Invasive Bighead Carp. Photo: Wikimedia Commons.
Moving down the food chain, six species of crustaceans have fundamentally altered the ecosystem of the Great Lakes as well. Two species of predatory water fleas—Cercopagis pengoi and Bythotrephes longimanus—have increased predation on the plankton species of the Great Lakes. This caused an initial sharp decline in the zooplankton populations, as native species were unprepared for predation by non-fish species. As a result, effects on vital members lower down the food chain have caused a rippling effect all the way to the top predators.
Invasive waterfleas, Cercopagis (top) and Bythotrephes (bottom). Photo: Wikimedia Commons.
Another popular example of biological invasion was that of two Dreissena species of mollusks: the Quagga- and Zebra mussels. The Zebra mussel is one of the most expensive of all aquatic invasive species to control, both economically and environmentally. These mussels reproduce quickly and numerously and attach to all hard surfaces underwater. This causes extensive “biofouling,” or accumulation of many animals on a surface, and thereby restricts water flow through municipal and industrial pipes. They also attach to boats, docks, locks, and breakwaters, impeding function and structural integrity. Environmentally, these species are aggressive filter feeders and often remove vast percentages of plankton. The Zebra mussels rapidly reduce food sources for the rest of the ecosystem. Additionally, these invasive mussels will often attach to native species. As a result, these invasives are now the dominant mussel in many areas of the Great Lakes.
Left: Invasive Zebra Mussels growing; Right: biofouling; Photos: Wikimedia Commons.
Finally, there are more than 59 species of invasive aquatic plants including the Eurasian Watermilfoil and the Purple Loosestrife. These plants grow and reproduce faster than native species, leading to the invasive plant taking over large portions of the shoreline and often replacing dozens of native species with only a single invasive.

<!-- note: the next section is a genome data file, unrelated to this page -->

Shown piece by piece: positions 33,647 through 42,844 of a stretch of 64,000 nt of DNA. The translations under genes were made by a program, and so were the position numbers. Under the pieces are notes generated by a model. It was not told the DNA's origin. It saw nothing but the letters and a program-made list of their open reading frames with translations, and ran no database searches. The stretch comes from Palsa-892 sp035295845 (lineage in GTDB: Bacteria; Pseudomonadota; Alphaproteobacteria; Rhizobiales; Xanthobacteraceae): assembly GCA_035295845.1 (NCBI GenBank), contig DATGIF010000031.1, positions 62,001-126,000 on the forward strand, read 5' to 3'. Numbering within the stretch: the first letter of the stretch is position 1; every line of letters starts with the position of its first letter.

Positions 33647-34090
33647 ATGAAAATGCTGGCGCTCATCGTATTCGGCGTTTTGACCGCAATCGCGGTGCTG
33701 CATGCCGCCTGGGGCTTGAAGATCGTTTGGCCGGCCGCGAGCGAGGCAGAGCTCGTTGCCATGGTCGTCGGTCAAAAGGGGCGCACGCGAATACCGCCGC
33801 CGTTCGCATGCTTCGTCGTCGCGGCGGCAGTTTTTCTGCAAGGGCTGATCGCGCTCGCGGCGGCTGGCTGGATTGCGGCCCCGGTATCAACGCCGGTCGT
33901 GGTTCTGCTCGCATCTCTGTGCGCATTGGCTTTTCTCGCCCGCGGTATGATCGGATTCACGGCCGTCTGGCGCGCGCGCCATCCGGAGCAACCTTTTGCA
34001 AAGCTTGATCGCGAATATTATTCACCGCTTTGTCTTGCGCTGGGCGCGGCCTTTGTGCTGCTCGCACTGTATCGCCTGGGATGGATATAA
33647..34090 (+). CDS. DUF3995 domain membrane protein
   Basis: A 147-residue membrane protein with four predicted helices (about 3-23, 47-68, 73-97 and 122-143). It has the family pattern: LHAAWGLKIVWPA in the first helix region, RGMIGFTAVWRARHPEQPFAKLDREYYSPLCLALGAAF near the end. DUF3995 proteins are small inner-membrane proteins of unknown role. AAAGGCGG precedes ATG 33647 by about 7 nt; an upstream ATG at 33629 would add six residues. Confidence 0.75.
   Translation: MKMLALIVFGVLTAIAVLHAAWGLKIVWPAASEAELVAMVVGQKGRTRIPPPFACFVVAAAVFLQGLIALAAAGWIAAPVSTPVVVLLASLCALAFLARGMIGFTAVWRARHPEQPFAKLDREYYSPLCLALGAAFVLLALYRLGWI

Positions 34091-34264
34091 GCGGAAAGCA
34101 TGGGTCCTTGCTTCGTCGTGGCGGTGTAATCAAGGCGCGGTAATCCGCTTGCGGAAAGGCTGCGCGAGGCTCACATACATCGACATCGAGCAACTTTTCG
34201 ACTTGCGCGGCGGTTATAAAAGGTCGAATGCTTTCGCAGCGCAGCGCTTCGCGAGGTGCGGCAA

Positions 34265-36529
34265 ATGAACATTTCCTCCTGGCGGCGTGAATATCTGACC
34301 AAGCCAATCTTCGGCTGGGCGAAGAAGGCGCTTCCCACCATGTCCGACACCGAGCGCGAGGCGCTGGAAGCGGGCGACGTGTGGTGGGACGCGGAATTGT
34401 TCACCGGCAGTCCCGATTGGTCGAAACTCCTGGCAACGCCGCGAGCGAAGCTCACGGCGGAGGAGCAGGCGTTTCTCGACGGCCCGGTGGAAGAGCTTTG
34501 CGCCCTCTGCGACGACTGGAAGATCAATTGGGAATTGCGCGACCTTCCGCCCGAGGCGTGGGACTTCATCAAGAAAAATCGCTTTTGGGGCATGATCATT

“A pound of prevention, plus a pound of cure”
Despite the great effort put toward containment or eradication of these invaders, they continue to grow, reproduce, and spread. When dealing with aquatic invasive species, researchers from the University of Wisconsin recommend both a pound of prevention and a pound of cure. What can you do to prevent the spread of aquatic invasive species? There are four simple steps that everyone should follow:
- When fishing, never dump your bait buckets: especially when you have live animals that are often not native to the area that you are fishing. A great alternative is to simply, always use native bait.
- Inspect everything that has become wet for any sign of aquatic hitchhikers and remove all animals and plants that you have found.
- Use hot, pressured water to clean your boats, gear, and dog.
- Allow your gear to completely dry.
For more information, see the U.S. EPA website.
Research of biological invasions involves understanding the ecology and evolution of these species. One of the many reasons for the continued research on invasive species is to better understand what makes these species harmful to aquatic environments: